A well-designed warehouse translates to increased productivity and most importantly, profits for your business. Properly designing your warehouse to maximize space, optimize traffic flow, and minimize walk times are all key components of a successful warehouse logistics system.
An optimized layout is only one part of the equation, however. Without the people and proper equipment to store, transport, and secure your products, even the most well-designed warehouse will experience operational inefficiencies.
The goal of this article is to equip warehouse managers with the knowledge they need to choose warehouse equipment that pairs nicely with the warehouse layout schematic to create an efficient warehouse fulfillment system.
Essential Equipment For Moving Products In, Out & Around Your Warehouse
To get products flowing in your warehouse efficiently, your processes need to be optimized from the get-go. The systems and equipment that you use to get products unloaded have a significant impact on the speed of how they move through your warehouse. The following key pieces of equipment will help you reduce bottlenecks to get items flowing into the staging area without the potential of overflow, not only leading to a more efficient warehouse but a safer one as well.
1. Gravity Conveyor
Adding a set of gravity conveyors at the inbound dock helps your logistics team get unpalletized product quickly and efficiently from the truck. Gravity conveyors help minimize walking time and conserve employee effort by allowing physics and the conveyor itself to do the heavy lifting.
Gravity conveyors are equipped with rollers that allow you to either push products down the conveyor with employee assistance or roll the product down the conveyor if you have it positioned at a downward angle. If you plan on transporting products using the latter of the two methods, make sure to implement some type of guard rail system on all sides of the conveyor to prevent products from falling off while in motion.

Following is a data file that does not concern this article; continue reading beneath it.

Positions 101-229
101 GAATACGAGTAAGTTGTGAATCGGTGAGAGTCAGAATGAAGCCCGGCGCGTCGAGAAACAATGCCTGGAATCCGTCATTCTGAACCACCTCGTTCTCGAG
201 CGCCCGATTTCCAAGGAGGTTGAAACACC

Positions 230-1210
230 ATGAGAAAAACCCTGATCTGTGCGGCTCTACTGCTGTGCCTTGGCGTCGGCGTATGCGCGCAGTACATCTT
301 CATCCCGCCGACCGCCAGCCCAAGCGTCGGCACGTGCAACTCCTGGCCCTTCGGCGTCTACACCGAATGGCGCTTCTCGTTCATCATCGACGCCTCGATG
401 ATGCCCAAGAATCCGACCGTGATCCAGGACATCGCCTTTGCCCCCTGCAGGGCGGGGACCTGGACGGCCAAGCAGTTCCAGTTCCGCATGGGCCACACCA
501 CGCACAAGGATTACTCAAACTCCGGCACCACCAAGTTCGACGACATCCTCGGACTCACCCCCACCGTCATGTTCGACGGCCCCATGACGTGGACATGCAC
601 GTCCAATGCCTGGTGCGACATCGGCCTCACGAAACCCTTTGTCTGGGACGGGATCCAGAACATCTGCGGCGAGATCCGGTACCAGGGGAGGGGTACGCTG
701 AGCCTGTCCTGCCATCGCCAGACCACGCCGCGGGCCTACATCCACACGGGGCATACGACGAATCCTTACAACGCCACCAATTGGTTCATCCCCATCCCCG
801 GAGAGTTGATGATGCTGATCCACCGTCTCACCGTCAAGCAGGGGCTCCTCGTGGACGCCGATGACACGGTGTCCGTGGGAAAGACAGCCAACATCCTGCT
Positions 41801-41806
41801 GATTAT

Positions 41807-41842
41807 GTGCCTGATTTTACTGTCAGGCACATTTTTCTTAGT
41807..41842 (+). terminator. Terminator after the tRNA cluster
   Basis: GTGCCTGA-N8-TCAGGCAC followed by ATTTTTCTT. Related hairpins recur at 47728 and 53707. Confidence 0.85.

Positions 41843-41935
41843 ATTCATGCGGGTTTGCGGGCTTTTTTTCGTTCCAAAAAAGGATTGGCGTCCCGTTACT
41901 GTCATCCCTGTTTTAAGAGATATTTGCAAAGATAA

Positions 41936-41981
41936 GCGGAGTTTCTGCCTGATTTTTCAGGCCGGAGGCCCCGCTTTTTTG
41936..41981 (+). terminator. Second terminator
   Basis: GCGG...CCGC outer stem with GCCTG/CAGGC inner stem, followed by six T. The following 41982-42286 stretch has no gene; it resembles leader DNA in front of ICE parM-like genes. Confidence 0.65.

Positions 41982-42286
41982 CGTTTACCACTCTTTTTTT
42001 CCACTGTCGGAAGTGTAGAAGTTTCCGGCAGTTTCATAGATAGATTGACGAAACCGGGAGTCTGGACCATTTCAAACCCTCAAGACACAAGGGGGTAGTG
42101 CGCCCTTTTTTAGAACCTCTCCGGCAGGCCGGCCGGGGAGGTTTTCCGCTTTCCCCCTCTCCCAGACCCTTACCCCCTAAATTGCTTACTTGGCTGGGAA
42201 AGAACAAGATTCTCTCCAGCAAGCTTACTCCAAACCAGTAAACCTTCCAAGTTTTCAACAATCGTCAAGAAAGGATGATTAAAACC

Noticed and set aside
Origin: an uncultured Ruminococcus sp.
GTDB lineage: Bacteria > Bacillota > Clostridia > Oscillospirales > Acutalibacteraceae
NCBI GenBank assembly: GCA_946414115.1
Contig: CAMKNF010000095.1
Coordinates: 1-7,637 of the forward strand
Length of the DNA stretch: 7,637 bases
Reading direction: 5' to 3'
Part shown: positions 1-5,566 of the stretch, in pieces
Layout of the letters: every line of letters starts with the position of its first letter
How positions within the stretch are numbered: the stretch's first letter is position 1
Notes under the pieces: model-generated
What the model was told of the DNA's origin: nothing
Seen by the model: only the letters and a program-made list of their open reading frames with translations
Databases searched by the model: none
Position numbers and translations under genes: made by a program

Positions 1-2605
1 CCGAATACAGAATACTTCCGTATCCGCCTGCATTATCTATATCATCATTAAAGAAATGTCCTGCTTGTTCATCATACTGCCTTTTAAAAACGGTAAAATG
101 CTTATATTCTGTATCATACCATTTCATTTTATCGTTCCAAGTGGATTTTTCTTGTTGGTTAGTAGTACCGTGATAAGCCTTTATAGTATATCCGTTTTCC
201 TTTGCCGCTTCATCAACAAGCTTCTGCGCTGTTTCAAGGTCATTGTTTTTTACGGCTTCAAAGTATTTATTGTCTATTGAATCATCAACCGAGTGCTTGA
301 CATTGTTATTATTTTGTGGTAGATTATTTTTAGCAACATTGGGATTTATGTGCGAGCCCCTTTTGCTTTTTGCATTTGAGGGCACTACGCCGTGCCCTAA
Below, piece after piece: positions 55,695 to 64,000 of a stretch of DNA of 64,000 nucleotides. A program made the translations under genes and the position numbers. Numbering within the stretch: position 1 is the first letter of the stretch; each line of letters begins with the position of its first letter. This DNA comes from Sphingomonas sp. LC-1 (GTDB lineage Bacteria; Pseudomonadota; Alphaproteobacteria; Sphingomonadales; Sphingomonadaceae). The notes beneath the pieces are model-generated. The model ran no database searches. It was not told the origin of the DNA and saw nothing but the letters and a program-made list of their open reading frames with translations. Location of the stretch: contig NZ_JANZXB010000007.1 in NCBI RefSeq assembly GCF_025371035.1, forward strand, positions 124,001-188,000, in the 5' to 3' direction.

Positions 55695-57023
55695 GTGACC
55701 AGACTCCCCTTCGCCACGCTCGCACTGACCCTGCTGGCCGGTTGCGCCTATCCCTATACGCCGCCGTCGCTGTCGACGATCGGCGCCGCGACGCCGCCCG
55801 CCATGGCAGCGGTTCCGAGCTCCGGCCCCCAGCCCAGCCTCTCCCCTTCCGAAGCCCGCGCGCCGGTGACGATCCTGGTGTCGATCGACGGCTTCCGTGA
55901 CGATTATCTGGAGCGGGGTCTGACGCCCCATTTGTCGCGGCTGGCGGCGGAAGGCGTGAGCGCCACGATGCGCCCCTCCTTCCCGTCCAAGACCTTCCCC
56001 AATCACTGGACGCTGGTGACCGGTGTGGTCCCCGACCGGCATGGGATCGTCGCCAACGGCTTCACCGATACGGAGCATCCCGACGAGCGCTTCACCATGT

If you’re looking for added versatility, consider a flexible gravity conveyor system, like the NestaFlex system sold here at American Storage & Logistics. Our NestaFlex gravity flexible gravity conveyors can be configured in a variety of curves and angles and are equipped with roller wheels at the bottom so that you can create your own unique transport paths to and from your loading docks.
2. Pallet Jack
If you’re storing inventory on pallets or shipping products out on pallets, a pallet jack is a critical piece of equipment for your warehouse.
Pallet jacks are typically available in two types: manual and electric. Manual pallet jacks are essentially hand-operated forklifts that allow you to transport pallets within your warehouse. Manual pallet jacks (also called pallet trucks) function similarly to a car jack. The forks of the pallet jack are inserted into the pallet at ground level, then the pallet jack lifts the pallet off the ground, allowing you to move the pallet freely around. Load capacities are typically between 1,000 to 5,000 lbs.
Electric pallet jacks are battery operated and can help speed up the process of loading or unloading products by eliminating the need to manually jack the pallets up by hand. An example of an electric pallet jack can be found here. Electric pallet jacks can also handle a load of upward of 5,000 to 6,000 lbs, however, because they are battery operated the total operational time between charges can be a potential bottleneck when it comes to moving products in and around your warehouse. If you’re considering an electric pallet jack, be cognizant of the total operational time so you don’t end up with a dead battery!
If you’re receiving products on pallets and have a storage system that relies on vertical storage space in your racks, a forklift is another necessary piece of equipment that your warehouse needs.
Forklifts have much higher load capacities than pallet jacks. Additionally, pallet jacks only allow you to move pallets at the ground level, whereas forklifts can help you elevate your products up to 35 feet (depending on the forklift manufacturer).